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The effect of stress on New Yorkers, super moms and scientists

January 19th, 2005 · 2 Comments

When I saw Clive Thompson’s link to his New York magazine piece on The Ecology of Stress I knew I had to spend some of my daily unwinding time reading it. Years ago I worked in a lab where we were researching the effect of stress on the immune response to viral infection. Through a group collaboration on a grant, I met Rockefeller University’s Bruce McEwen who is quoted in the piece.

As I read about the effect of stress on the health of New Yorkers, how the intense work environment impacts people’s bodies and blood pressure, the documented rate of death from heart attacks in the city, I began to wonder – after a stressful day here myself – what happens to people who work at home and moms at home, those who don’t have a separate workplace, a home distinct from pressures of employment and duty. Then I saw:

Whether they were married or single, Pickering discovered that mothers’ blood pressure did not go down when they got home from work, unlike everyone else in New York—including married men with children. Why? Probably because of the supermom syndrome; they’re stuck with an unfair amount of home and child care. Some studies also suggest that even when men and women split the housework 50-50, women react more powerfully—and thus with higher stress—to their share.

The description of commuting stress helped me again be grateful for the ferry ride to Seattle, probably one of the more relaxing ways to get into the city. A commute can make you crazy, especially one with connections, and I also mean people connections like little kids waiting for you….

What’s more, he found that, once again, women with children were hit the hardest. Their cortisol levels were considerably more elevated than those of men or childless women taking the train. “This makes sense,” he says, “because women with children really have two jobs. When my kids were small, if I missed my train, I’d call home and say, ‘I’m going to be late.’ But if that happened to my wife, she’d have to organize someone to pick the kids up.”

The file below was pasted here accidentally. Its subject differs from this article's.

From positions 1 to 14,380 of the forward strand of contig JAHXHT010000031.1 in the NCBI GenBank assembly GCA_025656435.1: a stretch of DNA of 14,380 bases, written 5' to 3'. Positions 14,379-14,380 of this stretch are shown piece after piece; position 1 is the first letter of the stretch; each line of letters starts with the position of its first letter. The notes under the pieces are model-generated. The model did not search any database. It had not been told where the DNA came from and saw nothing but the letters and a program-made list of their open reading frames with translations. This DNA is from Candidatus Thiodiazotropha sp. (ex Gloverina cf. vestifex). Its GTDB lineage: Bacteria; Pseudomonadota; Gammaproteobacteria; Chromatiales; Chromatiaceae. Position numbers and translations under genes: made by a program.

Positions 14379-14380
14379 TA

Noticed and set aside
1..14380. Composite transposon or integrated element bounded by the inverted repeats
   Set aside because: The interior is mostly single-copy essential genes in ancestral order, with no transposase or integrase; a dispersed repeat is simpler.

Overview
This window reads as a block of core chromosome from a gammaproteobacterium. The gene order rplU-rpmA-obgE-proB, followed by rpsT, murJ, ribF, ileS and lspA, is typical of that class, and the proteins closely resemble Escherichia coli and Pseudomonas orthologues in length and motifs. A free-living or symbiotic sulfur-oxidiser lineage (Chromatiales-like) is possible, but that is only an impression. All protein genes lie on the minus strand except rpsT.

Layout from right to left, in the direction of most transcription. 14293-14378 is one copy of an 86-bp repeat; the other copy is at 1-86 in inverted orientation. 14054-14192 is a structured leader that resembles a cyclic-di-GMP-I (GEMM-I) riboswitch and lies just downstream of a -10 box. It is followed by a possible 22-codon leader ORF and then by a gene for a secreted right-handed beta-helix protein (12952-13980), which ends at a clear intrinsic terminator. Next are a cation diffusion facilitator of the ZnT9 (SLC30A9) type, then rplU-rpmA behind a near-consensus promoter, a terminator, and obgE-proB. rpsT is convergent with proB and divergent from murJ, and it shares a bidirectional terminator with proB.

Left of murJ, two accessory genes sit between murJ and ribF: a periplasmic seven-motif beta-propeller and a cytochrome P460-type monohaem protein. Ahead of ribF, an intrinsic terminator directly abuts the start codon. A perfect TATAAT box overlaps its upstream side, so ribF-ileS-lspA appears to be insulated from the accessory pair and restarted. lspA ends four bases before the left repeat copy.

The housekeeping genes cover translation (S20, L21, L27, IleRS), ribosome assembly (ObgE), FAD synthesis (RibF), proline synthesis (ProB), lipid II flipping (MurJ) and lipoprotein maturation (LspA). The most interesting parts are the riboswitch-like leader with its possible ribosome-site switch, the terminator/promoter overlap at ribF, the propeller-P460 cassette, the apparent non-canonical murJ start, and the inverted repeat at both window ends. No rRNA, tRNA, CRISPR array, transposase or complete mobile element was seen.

Then, via David Weinberger I read a Harvard Crimson article referring to a speech made by Harvard President Lawrence H. Summers on the under-representation of female scientists at elite universities :

Early in his speech, Summers noted that women remain underrepresented in the upper echelons of academic and professional life—in part, he said, because many women with young children are unwilling or unable to put in the 80-hour work-weeks needed to succeed in those fields.

After reading the article on stress, I thought this quote about women being unwilling or unable to put in 80 hour weeks to be relevant. I don’t think women are unable, as much as many women with young children may be unwilling to sacrifice the hours and years now necessary to establish a scientific career in academia. Given the cost of supermom syndrome to mind, body and family, one has to wonder whether it is a price worth paying. Especially if one has studied the effect of stress.

Related link: Allison’s Fruit of the Womb post on work/life balance.

Tags: news

2 responses so far ↓

  • 1 Betsy Devine // Jan 19, 2005 at 6:06 am

    Yes, that 80 hour a week thing really reminded me of my own experience as an engineering grad student. In the early 70s, we were all married-with-children. My male colleagues spent most of their waking hours in the lab–cooking, childcare, and laundry were all magically taken care of by their wives.

    The only successful woman engineer I knew tried to imitate this style. When daycare pick-up time rolled around, she’d be on the phone with her husband, bitterly fighting over which of them would have to go fetch their daughter. I’m glad I didn’t choose that life for our family, but I regret that such choices still shape the lives of young women and young families.

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